National mineral assessment tract NR01 (Skarn Cu)

Tract NR01
Geographic region Northern Rocky Mountains
Tract area 1,740sq km
Deposit type Skarn Cu
Deposit age Mesozoic - Tertiary

Deposit model

Model code 18b
Model type descriptive
Title Descriptive model of Cu skarn deposits
Authors Dennis P. Cox and Ted G. Theodore


Confidence Number of
90% 0
50% 0
10% 0
5% 0
1% 1

P(none): 0.99

Estimators: Box, Bookstrom


Explained by Stephen E. Box and Arthur A. Bookstrom
On the choice of deposit models
Copper skarns are an end-member of a spectrum of skarn deposit types that are variously copper-, zinc-lead-, or iron-rich. Skarns are metallic sulfide and oxide replacement deposits that occur in carbonate host lithologies adjacent to plutonic bodies with metal-bearing hydrothermal systems. The deposits are associated with shallow intermediate plutons, commonly those that are host to porphyry-style mineralization. The carbonate bodies that host the mineralization need not be regionally extensive, but can be small local bodies that are widely scattered essentially throughout the map area.
On the delineation of permissive tracts
The permissive tract is drawn to encompass the sedimentary rocks of the Quesnellia terrane in northeastern Washington (Stoffel and others, 1991). This terrane includes a belt of Triassic and Jurassic plutons that have generated a string of porphyry copper deposits in British Columbia and northern Washington, along with associated Au and Cu skarn deposits. Carbonate units are irregularly scattered through the Quesnellia terrane, such that the entire terrane is permissive.
Important examples of this type of deposit
Two large skarn Cu (+Au) deposits are known just north of the Canadian border in southern British Columbia: Phoenix and Greenwood-Motherlode. No significant deposits are known within the tract, although several small occurrences of copper-bearing skarn mineralization are known around Mesozoic plutons within the tract.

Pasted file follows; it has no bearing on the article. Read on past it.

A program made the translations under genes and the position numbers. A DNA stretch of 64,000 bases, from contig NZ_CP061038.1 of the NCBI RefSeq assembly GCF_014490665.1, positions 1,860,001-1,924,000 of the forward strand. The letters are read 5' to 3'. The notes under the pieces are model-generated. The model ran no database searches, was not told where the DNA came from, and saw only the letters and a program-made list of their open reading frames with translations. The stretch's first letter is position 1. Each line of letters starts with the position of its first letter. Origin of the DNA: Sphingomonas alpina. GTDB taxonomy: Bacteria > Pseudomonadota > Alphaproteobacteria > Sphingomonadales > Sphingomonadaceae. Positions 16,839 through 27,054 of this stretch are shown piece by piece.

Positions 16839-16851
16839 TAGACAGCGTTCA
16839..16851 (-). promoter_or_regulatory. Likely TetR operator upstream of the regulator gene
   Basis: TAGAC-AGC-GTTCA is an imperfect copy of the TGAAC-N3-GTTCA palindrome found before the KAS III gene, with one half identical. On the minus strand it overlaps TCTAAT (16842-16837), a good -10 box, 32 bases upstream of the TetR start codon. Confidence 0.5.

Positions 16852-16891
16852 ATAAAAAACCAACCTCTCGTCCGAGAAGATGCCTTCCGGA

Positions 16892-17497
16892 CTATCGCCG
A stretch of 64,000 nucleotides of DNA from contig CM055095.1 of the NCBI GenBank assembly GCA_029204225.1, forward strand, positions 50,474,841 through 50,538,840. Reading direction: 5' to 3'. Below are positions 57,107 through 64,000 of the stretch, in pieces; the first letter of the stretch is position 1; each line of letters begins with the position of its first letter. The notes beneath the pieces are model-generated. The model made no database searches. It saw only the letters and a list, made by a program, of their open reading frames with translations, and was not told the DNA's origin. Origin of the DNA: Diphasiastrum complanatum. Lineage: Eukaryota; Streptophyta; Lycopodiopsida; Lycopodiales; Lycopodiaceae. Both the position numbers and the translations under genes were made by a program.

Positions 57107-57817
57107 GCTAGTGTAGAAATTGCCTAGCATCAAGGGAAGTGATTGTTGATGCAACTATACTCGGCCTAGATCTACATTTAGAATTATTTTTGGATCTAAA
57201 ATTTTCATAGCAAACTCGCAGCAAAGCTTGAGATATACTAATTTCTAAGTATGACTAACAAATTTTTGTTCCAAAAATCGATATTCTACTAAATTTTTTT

On the numerical estimates made
The lack of significant skarn Cu deposits within the tract, even around the known porphyry copper deposit at Kelsey, led the team to be conservative in their estimate. The occurrence of significant Au in both the British Columbia deposits, enough to consider them gold skarns, led the team to judge that, whereas some undiscovered skarn Au deposits may have significant copper resources, the chance of a gold-poor copper skarn is low. For the 90th, 50th, 10th, 5th, and 1st percentiles, the team estimated 0, 1, 3, 5, and 7 or more copper skarn deposits consistent with the grade and tonnage model of Jones and Menzie (1986).
Jones, G.M., and Menzie, W.D., 1986, Grade and tonnage model of Cu skarn deposits, in Cox, D.P., and Singer, D.A., eds., Mineral deposit models: U.S. Geological Survey Bulletin 1693, p. 86-89.
Stoffel, K.L., Joseph, N.L., Waggoner, S.Z., Gulick, S.W., Korosec, M.A., and Bunning, B.B., 1991, Geologic map of Washington-Northeast quadrant: Washington Division of Geology and Earth Resources, Geologic Map GM-39, scale 1:250,000.

Geographic coverage

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